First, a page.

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‘False Alarm:’ USGS Mistakenly Reports 6.8 Earthquake Near Santa Barbara

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The U.S. Geological Survey said that an email alert that went out about a 6.8 magnitude earthquake in Isla Vista Wednesday was a "false alarm" based on a quake that happened in the same area nearly a century ago.

"We are sending something out to correct it. It was systems maintenance and something was sent out that shouldn't have been," a spokesperson told NBC Bay Area.

An email alert received by NBC Bay Area at 4:51 p.m. from USGS said there had been a 6.8 magnitude earthquake in the Santa Barbara Channel on June 29, 2025 at 7:42 a.m., nine miles from Isla Vista, and 10 miles from downtown Santa Barbara.

A follow-up email from USGS said the event had been deleted. "The quake did happen, but it happened in 1925," said Rafael Abreu, a geophysicist from the US Geological Survey.

The report caused huge ripples on Twitter, where dozens of automated tweets were generated, and concerned citizens were hoping the people of California were OK.

But suspiciously there were no tweets or posts from anyone having felt the temblor, which usually precede the official alerts and come in big numbers. A quake of that size would have been felt by millions.

It turns out that researchers from the California Institute of Technology had been using new information to relocate the epicenter of a 1925 earthquake in the Santa Barbara Channel, and somehow set off the automated alert that went out to email accounts.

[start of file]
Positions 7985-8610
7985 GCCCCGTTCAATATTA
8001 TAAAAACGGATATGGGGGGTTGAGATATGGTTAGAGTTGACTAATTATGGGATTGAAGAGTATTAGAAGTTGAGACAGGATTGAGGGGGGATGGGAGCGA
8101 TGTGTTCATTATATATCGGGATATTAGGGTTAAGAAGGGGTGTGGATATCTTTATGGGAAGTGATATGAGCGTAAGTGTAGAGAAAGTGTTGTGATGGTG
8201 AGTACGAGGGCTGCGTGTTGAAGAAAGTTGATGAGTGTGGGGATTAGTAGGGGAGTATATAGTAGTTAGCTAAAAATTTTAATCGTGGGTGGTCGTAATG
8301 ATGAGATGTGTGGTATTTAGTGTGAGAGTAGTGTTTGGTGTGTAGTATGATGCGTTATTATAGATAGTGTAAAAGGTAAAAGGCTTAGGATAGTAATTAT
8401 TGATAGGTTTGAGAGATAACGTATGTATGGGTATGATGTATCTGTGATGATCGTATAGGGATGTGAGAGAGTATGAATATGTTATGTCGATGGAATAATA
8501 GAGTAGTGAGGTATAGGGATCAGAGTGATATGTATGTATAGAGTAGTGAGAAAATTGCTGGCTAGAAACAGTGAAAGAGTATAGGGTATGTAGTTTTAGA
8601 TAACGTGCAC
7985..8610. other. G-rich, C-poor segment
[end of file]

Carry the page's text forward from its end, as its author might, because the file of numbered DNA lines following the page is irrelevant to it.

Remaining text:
The fake quake never appeared on the USGS website.

A USGS statement said the research "was misinterpreted by software as a current event. We are working to resolve the issue."

The report also set newsrooms around the country on edge. Reporters and editors often use the automated emails from the USGS to begin their coverage, though the reports themselves warn that they contain automated information that has not been reviewed by a seismologist.

The Los Angeles Times was put in an especially bad spot. The newspaper sent out a robotic story that it quickly had to retract.

"We have an algorithm (Quakebot) that automatically writes stories about earthquakes based on USGS alerts," the Times said in a tweet. "The USGS alert was incorrect."

False alarms through the service are fairly common, but they rarely report quakes so big or in such populated areas.

Often when there is a large earthquake in some part of the world, it sets off reports of minor quakes in distant areas. The USGS usually retracts these quickly.

Oddly, while the quake was from the distant past, the report itself put it in the near future. It listed the date as June 29, the same date as the 1925 quake. But the report said the quake happened in the year 2025.

That degree of advance prediction would truly be a miracle.

The Santa Barbara earthquake resulted in 13 deaths and some $8 million in damage.

To stay updated about quakes in the Bay Area, visit our quake map page.

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